Mixed Media Embroidery For Beginners: 7 Days of Botanical Prompts | Floor Giebels | Skillshare

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Mixed Media Embroidery For Beginners: 7 Days of Botanical Prompts

teacher avatar Floor Giebels, Embroidery Artist

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Taught by industry leaders & working professionals
Topics include illustration, design, photography, and more

Watch this class and thousands more

Get unlimited access to every class
Taught by industry leaders & working professionals
Topics include illustration, design, photography, and more

Lessons in This Class

15 Lessons (1h 58m)
    • 1. Intro

      2:27
    • 2. Class Project

      4:50
    • 3. Materials

      5:44
    • 4. Fabric Options

      8:49
    • 5. Transfer Pattern

      6:04
    • 6. Basic Stitches

      17:02
    • 7. Day 1: Monstera Needlepainting

      10:34
    • 8. Day 2: Cotton Plant Felting

      11:17
    • 9. Day 3: Ginkgo Leaf Fineliner Pen

      7:45
    • 10. Day 4: Potted Plant Using Paint

      12:09
    • 11. Day 5: Baby's Breath Using Paper

      8:51
    • 12. Day 6: Skeleton Leaf

      4:04
    • 13. Day 7: Olive Branch Spark

      11:01
    • 14. Finishing Your Hoop

      5:49
    • 15. Final Thoughts

      1:18
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About This Class

In this class, we’ll explore 7 days of mixed media embroidery by embarking on a journey to the Hortus Botanical Gardens in Leiden

This class is perfect for beginners or anybody looking to add a unique spin to their embroidery work. It was designed to give you the confidence to explore texture creatively by combining different mediums with embroidery

Throughout this class, you will learn:

  • What materials you need
  • What fabrics are best suited for each medium,
  • How to transfer your pattern
  • The basic stitches you need to complete your projects, and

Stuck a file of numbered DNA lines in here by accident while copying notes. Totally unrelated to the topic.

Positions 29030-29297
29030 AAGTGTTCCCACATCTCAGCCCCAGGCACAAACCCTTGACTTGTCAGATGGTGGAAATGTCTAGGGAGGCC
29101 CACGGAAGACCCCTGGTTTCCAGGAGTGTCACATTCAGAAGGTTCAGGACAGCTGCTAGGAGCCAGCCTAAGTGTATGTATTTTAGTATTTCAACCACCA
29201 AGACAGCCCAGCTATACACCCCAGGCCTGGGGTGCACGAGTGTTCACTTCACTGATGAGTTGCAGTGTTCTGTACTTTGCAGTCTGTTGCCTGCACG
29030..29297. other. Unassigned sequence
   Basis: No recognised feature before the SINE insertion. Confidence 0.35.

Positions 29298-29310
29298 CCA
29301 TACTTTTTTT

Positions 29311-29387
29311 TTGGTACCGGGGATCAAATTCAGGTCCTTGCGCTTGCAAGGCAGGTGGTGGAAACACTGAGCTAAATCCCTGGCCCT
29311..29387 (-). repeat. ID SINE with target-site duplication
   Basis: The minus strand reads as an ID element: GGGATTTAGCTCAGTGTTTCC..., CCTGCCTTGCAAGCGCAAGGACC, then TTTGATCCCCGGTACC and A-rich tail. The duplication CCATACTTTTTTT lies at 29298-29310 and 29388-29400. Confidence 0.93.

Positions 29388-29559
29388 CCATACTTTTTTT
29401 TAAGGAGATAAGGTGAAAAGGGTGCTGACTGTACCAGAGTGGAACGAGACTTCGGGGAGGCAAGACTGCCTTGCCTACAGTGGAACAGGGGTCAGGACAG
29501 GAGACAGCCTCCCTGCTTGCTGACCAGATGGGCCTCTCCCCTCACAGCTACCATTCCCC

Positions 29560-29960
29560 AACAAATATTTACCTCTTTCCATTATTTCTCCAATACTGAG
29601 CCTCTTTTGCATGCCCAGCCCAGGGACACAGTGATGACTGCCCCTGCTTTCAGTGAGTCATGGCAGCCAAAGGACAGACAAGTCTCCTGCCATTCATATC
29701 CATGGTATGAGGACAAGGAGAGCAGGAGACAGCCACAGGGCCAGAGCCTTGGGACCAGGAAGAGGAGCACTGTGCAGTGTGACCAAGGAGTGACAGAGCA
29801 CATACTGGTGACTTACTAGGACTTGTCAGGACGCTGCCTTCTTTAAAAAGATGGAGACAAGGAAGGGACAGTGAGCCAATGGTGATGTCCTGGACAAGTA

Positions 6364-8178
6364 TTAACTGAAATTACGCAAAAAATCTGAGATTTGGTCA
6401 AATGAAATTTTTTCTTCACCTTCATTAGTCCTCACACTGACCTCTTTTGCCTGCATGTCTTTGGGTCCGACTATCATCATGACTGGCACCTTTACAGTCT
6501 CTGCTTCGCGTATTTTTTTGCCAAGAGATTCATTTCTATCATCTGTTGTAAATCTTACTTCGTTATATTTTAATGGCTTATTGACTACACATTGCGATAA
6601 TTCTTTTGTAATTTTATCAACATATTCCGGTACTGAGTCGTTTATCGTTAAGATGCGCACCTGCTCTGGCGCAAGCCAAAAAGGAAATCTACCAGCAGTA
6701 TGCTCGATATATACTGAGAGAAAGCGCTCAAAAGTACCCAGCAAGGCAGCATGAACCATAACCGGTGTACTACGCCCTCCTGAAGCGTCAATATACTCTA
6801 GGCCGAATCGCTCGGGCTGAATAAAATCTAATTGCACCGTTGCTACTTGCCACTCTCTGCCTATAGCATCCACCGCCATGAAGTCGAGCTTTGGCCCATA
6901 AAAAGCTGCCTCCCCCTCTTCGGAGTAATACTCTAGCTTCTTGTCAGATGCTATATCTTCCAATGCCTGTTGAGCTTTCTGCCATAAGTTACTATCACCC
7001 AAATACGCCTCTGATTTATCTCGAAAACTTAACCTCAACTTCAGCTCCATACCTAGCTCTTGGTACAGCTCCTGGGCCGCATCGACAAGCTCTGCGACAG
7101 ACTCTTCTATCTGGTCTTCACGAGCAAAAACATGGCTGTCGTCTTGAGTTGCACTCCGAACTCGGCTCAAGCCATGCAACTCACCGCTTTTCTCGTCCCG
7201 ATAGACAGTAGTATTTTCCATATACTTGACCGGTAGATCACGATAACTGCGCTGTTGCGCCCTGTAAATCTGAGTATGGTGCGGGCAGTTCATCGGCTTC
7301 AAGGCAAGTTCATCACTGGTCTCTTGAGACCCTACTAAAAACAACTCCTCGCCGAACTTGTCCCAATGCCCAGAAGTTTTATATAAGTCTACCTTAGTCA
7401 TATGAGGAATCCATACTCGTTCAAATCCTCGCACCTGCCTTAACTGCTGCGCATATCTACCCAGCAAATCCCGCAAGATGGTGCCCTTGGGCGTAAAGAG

• How to needlepaint and layer your stitches.

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To make the process easier, I’ve prepared seven different patterns for you - these can be found in the Resources section. And we’ll be experimenting with the following materials: 

  • Felt: Using felt in your work and how to form it into a desired shape.
  • Pen: Using a fine liner pen to add detail to your work.
  • Paint: Combining paint with embroidery,
  • Paper: How to embroider on paper.
  • Real-Life Leaf: Include real leaves in your work, or how to work with delicate materials.
  • Sparkles! How to guild on fabric, using gold leaf and adding Swarovski crystals.

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The skills learned in this class can be applied to any mix media embroidery project. By the end of it, you’ll have 7 beautiful mix media embroidery pieces ready for display, and a solid sense of what textures each medium can create, and what designs work best with each texture. Or in other words, everything you need to know to continue experimenting! If there's one thing I hope you take from this class, it's that you feel empowered to take risks with your art and see materials in a different light. Learn to focus on the process, not the product! (: